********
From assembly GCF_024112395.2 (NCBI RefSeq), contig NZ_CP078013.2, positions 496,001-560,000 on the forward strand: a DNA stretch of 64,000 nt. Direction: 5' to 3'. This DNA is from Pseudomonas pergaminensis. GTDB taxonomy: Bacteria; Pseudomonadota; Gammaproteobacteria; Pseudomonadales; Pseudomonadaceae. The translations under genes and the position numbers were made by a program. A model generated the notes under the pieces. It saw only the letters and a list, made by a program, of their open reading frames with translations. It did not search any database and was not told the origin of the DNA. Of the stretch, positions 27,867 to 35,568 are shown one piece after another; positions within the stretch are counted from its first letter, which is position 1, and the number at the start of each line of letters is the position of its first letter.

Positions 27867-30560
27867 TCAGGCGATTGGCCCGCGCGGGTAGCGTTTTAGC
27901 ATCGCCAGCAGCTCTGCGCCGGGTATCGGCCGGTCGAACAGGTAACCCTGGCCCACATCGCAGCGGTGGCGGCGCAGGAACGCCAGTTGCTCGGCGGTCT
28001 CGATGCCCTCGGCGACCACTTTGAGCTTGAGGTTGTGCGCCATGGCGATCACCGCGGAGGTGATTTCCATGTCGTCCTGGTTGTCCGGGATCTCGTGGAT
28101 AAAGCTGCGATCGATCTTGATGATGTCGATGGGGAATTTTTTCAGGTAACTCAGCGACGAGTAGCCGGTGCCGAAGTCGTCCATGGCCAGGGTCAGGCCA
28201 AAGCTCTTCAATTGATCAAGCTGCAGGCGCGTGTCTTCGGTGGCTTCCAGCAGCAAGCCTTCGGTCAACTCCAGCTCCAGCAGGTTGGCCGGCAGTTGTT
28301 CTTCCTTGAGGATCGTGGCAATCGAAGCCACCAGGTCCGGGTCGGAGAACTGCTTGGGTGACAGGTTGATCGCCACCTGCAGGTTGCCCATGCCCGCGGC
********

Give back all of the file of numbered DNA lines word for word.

From assembly GCF_024112395.2 (NCBI RefSeq), contig NZ_CP078013.2, positions 496,001-560,000 on the forward strand: a DNA stretch of 64,000 nt. Direction: 5' to 3'. This DNA is from Pseudomonas pergaminensis. GTDB taxonomy: Bacteria; Pseudomonadota; Gammaproteobacteria; Pseudomonadales; Pseudomonadaceae. The translations under genes and the position numbers were made by a program. A model generated the notes under the pieces. It saw only the letters and a list, made by a program, of their open reading frames with translations. It did not search any database and was not told the origin of the DNA. Of the stretch, positions 27,867 to 35,568 are shown one piece after another; positions within the stretch are counted from its first letter, which is position 1, and the number at the start of each line of letters is the position of its first letter.

Positions 27867-30560
27867 TCAGGCGATTGGCCCGCGCGGGTAGCGTTTTAGC
27901 ATCGCCAGCAGCTCTGCGCCGGGTATCGGCCGGTCGAACAGGTAACCCTGGCCCACATCGCAGCGGTGGCGGCGCAGGAACGCCAGTTGCTCGGCGGTCT
28001 CGATGCCCTCGGCGACCACTTTGAGCTTGAGGTTGTGCGCCATGGCGATCACCGCGGAGGTGATTTCCATGTCGTCCTGGTTGTCCGGGATCTCGTGGAT
28101 AAAGCTGCGATCGATCTTGATGATGTCGATGGGGAATTTTTTCAGGTAACTCAGCGACGAGTAGCCGGTGCCGAAGTCGTCCATGGCCAGGGTCAGGCCA
28201 AAGCTCTTCAATTGATCAAGCTGCAGGCGCGTGTCTTCGGTGGCTTCCAGCAGCAAGCCTTCGGTCAACTCCAGCTCCAGCAGGTTGGCCGGCAGTTGTT
28301 CTTCCTTGAGGATCGTGGCAATCGAAGCCACCAGGTCCGGGTCGGAGAACTGCTTGGGTGACAGGTTGATCGCCACCTGCAGGTTGCCCATGCCCGCGGC